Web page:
[Show abstract][Hide abstract] ABSTRACT: Many studies have established a critical role for human papillomavirus (HPV) in the development of anogenital squamous neoplasia. In this report, we show the distribution of 37 high- and low-risk HPV types in 116 cases of invasive squamous vulvar carcinoma. Sections from paraffin-embedded tissue blocks were dissected as necessary to select areas of invasive carcinoma. Clinical and pathologic variables were analyzed using t-tests, univariate odds ratios and logistic regression analysis. Seventy percent of cases were HPV-positive, with an average patient age of 65 years (n=81). HPV-negative cases (n=35) had a higher average age (70 years), but these populations were not statistically different (t=1.65, P=0.10). HPV16 was most common (n=65). Other HPV types were less frequent (HPV33, n=12; HPV45, n=4; HPV52 and 6, each n=3; HPV18, 53 and 62, each n=2). Additional HPV types were identified only once. Multiple infections typically included HPV16 (12/14 cases). Tumors showing low-risk HPV (11 cases) and low-risk HPV only (three cases) were uncommon. Regional node metastasis was documented in 29 of 116 tumors, and 8/9 HPV-positive nodes contained HPV types identical to the primary tumor. Of tumor types, warty carcinoma was most strongly associated with high-risk HPV (odds ratio 4.34, 95% confidence interval 1.32-18.45), particularly high-risk HPVs other than type 16 (odds ratio 9.04, 95% confidence interval 1.60-54.00). Tumors associated with any HPV type (odds ratio 0.40, 95% confidence interval 0.14-1.17), any high-risk type (odds ratio 0.36, 95% confidence interval 0.12-1.08), or type 16 alone (odds ratio 0.34, 95% confidence interval 0.11-1.12) were less likely to metastasize than HPV-negative tumors. Correcting for possible confounding variables, such as patient age and tumor histology, linear logistic regression analysis confirmed this association (high-risk HPV odds ratio 0.28, 95% confidence interval 0.09-0.89).
Modern Pathology 04/2008; 21(3):345-54. · 6.36 Impact Factor
[Show abstract][Hide abstract] ABSTRACT: Maternal hepatic rupture is a rare complication of pregnancy that can be fatal to both mother and child. This phenomenon is most often associated with preeclampsia/eclampsia and/or HELLP syndrome, which is defined by a collection of clinical features including hemolysis (H), elevated liver enzymes (EL), and a low platelet count (LP). These disease processes are typically identified and treated during pregnancy, often in the last trimester. The described case is unusual in that the decedent had no known history of preeclampsia/eclampsia or HELLP syndrome during this pregnancy, and she died suddenly several days postpartum of liver rupture with massive intraperitoneal hemorrhage following a routine cesarean section delivery and an uneventful hospital course. Similar cases are infrequent in the literature, which is reviewed in this report.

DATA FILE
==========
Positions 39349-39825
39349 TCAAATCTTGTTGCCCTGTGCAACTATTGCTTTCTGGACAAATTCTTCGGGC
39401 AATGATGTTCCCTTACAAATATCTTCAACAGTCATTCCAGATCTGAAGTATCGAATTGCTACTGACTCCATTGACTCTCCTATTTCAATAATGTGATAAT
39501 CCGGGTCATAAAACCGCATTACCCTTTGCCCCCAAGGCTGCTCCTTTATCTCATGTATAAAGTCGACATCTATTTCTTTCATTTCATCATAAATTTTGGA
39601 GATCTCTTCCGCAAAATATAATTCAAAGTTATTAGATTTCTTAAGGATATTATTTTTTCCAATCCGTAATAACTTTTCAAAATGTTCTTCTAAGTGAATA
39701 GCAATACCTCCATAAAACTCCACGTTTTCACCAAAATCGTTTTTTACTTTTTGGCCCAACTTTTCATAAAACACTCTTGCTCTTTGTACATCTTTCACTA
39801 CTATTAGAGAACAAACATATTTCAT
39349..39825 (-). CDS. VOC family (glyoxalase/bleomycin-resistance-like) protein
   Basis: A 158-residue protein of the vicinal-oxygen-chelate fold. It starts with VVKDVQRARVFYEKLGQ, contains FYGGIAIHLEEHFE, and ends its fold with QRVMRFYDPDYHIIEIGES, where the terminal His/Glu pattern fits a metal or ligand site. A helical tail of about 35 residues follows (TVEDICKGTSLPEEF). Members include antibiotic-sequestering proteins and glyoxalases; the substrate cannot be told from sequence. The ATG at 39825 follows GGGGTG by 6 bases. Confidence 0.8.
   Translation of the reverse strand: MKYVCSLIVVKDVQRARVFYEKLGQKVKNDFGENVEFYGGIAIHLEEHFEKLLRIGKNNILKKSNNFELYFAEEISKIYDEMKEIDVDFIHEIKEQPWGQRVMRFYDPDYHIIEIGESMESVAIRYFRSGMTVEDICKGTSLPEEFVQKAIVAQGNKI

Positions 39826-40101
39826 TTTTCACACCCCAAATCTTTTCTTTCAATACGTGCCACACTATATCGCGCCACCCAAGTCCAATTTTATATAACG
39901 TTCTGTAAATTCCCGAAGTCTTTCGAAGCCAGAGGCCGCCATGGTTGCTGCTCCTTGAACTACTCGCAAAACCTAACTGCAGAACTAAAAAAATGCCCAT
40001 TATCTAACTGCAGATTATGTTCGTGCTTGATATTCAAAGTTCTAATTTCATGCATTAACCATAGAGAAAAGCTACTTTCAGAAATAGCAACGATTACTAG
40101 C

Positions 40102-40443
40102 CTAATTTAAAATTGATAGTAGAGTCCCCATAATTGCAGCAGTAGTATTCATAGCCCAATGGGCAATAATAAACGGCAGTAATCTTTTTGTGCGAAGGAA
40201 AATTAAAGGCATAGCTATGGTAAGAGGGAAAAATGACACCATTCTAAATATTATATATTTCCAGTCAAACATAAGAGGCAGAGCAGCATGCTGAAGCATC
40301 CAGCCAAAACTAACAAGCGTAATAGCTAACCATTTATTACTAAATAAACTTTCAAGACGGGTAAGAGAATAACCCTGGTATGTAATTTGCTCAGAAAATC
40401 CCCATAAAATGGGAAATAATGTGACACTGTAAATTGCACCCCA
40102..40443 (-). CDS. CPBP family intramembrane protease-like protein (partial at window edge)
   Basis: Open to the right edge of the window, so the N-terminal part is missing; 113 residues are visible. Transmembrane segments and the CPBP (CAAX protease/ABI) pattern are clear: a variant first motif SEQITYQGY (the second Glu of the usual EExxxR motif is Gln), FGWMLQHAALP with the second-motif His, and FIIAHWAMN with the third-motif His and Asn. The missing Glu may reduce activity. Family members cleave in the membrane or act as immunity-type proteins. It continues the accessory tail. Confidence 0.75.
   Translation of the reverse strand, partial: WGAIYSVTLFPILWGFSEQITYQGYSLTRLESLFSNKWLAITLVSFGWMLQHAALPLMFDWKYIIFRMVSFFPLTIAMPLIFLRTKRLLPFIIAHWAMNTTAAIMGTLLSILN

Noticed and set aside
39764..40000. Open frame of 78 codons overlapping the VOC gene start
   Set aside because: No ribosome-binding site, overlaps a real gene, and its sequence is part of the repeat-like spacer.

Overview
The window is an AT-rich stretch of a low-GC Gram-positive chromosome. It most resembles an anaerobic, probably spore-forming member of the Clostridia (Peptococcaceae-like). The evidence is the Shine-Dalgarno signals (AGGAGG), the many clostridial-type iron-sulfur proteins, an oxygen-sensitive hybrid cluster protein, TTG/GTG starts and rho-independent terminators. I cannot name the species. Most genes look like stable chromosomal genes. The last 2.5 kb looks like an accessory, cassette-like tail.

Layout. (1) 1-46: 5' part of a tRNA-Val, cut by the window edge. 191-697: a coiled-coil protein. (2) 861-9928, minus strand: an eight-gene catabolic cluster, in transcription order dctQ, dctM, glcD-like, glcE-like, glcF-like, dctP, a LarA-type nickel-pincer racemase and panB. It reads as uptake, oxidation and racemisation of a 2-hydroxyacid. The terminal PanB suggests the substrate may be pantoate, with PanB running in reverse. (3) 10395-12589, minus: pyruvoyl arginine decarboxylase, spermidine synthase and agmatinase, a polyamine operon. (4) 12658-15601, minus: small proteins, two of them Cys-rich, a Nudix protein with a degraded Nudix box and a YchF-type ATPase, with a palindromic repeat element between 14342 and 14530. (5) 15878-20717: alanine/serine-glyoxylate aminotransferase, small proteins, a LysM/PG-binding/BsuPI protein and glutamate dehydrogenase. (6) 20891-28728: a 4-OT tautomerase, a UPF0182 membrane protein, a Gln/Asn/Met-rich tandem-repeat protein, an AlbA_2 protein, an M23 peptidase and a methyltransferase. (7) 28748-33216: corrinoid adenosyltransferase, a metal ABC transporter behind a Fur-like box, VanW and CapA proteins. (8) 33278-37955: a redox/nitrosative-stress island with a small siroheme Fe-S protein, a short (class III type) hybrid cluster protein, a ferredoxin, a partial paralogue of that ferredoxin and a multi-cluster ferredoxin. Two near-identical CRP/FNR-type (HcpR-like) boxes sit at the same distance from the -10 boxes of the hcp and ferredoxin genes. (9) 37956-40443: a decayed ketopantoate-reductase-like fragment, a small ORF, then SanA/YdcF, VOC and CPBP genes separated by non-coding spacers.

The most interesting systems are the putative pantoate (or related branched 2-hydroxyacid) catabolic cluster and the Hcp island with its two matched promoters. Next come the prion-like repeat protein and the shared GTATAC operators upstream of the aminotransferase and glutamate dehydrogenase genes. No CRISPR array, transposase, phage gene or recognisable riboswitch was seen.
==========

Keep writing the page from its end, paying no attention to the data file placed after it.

[Show abstract][Hide abstract] ABSTRACT: The chronic myeloproliferative disorders (CMPDs) are a heterogeneous group of clonal hematopoietic diseases characterized by production of increased numbers of mature leukocytes, erythrocytes, and/or platelets. Clinically these disorders are often insidious in onset, produce nonspecific thrombotic or hemorrhagic complications, and can be easily confused with a variety of benign, reactive conditions. Thus, confirming a CMPD can be difficult as it is often a diagnosis of exclusion. The recently identified JAK2(V617F) mutation is frequently present in the classic CMPDs polycythemia vera, essential thrombocythemia, and chronic idiopathic myelofibrosis. JAK2(V617F) determination has proven to be a useful diagnostic tool in patients with some clinical features suggestive for a CMPD, and may have benefit as a way to monitor known disease. There are several published molecular assays for the JAK2(V617F) target, of variable sensitivity and technical complexity, many of which are not easily replicated in a typical clinical laboratory. We present a robust, sensitive PCR/melt curve assay for the JAK2(V617F) mutation which uses the widely available Roche LightCycler platform, and is thus applicable to many clinical molecular laboratories.
Cancer biomarkers: section A of Disease markers 02/2007; 3(6):315-24. · 1.19 Impact Factor